UN / WESP

21-May-2019 00:02:50
According to a new UN report, high trade tensions and policy uncertainty continue to damage prospects for economic growth. UNIFEED
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STORY: UN / WESP
TRT: 2:50
SOURCE: UNIFEED
RESTRICTIONS: NONE
LANGUAGE: ENGLISH / NATS

DATELINE: 21 MAY 2019, NEW YORK CITY / FILE
SHOTLIST
FILE – RECENT – NEW YORK CITY

1.Wide shot, exterior, United Nations

21 MAY 2019, NEW YORK CITY

2.Wide shot, press briefing room
3. SOUNDBITE (English) Elliot Harris, Assistant Secretary-General for Economic Development, United Nations:
“The over arching message is that the unresolved trade tensions that we experienced and the high international policy uncertainty continues to damage the prospect for economic growth going forward.”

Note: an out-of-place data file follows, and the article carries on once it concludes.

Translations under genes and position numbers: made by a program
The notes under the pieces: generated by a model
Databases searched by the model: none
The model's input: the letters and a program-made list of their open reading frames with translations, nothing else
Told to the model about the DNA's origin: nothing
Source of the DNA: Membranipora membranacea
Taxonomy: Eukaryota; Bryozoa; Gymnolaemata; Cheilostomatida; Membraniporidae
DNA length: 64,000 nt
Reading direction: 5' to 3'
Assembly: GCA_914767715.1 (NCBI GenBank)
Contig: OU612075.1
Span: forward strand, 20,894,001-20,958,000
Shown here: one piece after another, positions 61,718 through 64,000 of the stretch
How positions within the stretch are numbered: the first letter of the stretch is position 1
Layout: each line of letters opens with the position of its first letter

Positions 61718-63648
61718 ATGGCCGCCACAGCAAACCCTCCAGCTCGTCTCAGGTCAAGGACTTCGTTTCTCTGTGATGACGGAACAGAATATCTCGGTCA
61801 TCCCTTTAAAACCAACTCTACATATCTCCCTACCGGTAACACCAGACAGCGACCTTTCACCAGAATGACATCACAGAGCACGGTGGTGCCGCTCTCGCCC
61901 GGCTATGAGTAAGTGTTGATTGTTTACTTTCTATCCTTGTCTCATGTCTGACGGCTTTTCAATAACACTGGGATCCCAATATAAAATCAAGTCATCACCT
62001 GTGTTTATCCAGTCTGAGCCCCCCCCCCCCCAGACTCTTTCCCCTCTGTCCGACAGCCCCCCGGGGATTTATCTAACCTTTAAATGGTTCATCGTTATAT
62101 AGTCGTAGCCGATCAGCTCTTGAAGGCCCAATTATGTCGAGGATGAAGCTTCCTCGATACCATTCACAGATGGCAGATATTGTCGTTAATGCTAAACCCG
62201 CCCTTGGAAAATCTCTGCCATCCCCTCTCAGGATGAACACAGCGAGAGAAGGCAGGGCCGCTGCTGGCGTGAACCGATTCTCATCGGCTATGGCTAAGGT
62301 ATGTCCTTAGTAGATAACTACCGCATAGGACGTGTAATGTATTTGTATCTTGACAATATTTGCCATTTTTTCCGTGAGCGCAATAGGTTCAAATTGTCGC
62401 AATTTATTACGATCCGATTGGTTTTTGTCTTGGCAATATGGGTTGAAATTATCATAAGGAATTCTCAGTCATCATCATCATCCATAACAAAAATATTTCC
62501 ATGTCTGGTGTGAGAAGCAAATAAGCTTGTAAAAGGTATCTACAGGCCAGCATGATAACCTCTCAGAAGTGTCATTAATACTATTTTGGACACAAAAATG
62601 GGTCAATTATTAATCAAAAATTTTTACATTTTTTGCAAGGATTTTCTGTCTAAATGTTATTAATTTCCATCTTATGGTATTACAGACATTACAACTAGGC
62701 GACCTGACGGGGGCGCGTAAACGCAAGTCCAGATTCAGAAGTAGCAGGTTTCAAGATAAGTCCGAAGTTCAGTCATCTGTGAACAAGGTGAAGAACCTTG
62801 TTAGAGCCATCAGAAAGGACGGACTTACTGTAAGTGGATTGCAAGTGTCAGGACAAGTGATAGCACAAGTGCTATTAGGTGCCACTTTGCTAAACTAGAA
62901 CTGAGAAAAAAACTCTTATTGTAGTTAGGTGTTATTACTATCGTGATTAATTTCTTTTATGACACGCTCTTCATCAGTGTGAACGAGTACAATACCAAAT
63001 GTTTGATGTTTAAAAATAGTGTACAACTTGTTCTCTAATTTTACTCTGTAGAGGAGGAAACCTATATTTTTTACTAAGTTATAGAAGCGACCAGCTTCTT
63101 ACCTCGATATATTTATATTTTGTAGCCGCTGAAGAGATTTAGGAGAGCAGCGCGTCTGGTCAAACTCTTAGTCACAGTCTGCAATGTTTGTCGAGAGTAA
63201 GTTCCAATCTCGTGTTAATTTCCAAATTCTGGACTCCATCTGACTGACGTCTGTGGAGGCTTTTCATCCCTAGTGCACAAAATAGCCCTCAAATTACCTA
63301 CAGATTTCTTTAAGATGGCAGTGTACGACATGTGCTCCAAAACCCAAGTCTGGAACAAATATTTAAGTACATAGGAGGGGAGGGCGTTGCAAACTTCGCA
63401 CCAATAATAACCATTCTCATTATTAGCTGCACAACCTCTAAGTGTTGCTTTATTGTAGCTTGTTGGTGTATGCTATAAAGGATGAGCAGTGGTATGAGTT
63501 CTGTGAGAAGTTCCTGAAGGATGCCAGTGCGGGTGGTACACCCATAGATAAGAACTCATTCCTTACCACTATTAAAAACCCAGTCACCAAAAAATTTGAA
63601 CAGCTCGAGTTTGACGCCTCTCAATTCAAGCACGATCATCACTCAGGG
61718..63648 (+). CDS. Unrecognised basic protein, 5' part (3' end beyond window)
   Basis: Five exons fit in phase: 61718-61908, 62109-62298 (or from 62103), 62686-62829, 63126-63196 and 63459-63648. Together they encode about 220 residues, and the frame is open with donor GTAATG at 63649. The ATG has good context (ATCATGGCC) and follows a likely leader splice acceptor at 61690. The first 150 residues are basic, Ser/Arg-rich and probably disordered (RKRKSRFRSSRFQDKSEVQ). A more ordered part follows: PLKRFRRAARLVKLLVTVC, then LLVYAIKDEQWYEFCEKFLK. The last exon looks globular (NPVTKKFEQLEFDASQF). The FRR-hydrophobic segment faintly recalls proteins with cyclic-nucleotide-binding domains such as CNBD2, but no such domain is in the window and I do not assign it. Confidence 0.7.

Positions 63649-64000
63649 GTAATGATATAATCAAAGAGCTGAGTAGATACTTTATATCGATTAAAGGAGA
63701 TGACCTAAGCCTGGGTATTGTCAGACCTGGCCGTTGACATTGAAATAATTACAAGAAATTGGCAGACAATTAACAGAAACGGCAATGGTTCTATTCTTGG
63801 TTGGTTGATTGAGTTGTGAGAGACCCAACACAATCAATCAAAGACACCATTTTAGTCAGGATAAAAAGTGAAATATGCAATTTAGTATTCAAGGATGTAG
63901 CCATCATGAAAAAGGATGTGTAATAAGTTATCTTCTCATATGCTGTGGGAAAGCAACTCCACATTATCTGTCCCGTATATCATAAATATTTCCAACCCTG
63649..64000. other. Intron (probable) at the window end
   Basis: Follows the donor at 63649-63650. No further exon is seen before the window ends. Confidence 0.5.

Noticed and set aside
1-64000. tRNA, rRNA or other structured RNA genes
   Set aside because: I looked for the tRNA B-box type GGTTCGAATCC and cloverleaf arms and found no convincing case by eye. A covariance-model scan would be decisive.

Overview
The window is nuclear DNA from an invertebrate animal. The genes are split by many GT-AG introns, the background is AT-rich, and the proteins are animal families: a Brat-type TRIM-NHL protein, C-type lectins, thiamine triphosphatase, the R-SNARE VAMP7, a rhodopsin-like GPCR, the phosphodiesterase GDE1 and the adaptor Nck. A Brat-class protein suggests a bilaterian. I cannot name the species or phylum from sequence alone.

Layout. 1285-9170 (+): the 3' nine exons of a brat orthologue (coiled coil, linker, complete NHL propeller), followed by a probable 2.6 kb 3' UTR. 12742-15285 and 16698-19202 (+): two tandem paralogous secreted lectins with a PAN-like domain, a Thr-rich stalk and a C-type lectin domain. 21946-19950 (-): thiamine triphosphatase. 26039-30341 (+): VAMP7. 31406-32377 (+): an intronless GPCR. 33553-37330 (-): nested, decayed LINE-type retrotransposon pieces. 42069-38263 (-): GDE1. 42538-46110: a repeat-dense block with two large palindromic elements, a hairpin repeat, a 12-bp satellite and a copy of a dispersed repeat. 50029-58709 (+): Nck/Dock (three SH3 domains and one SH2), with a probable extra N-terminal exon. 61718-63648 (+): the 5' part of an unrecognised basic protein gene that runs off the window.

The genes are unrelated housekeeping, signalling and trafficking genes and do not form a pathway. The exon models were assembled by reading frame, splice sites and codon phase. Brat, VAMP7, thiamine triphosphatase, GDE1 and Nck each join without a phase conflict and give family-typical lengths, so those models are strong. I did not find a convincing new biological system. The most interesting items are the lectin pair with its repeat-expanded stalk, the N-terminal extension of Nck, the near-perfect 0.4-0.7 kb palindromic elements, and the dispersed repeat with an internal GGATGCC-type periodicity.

4. Wide shot, reporters
5. SOUNDBITE (English) Elliot Harris, Assistant Secretary-General for Economic Development, United Nations:
“This increasingly challenging economic environment has significant consequences for the 2030 Agenda, especially the prospect for achieving the Sustainable Development Goals and this highlights the urgent need to strengthen multilateralism, and to address the existing gaps in development and finance. Even with this downward revision, the risks are still on the downside. Escalating trade tensions, and sudden deteriorations in financial conditions, or the accelerating effect of climate change, all could trigger sharper or more prolonged economic and growth slowing down, inflicting significant damage on development prospects.”
6. Wide shot, press briefing room
7. SOUNDBITE (English) Elliot Harris, Assistant Secretary-General for Economic Development, United Nations: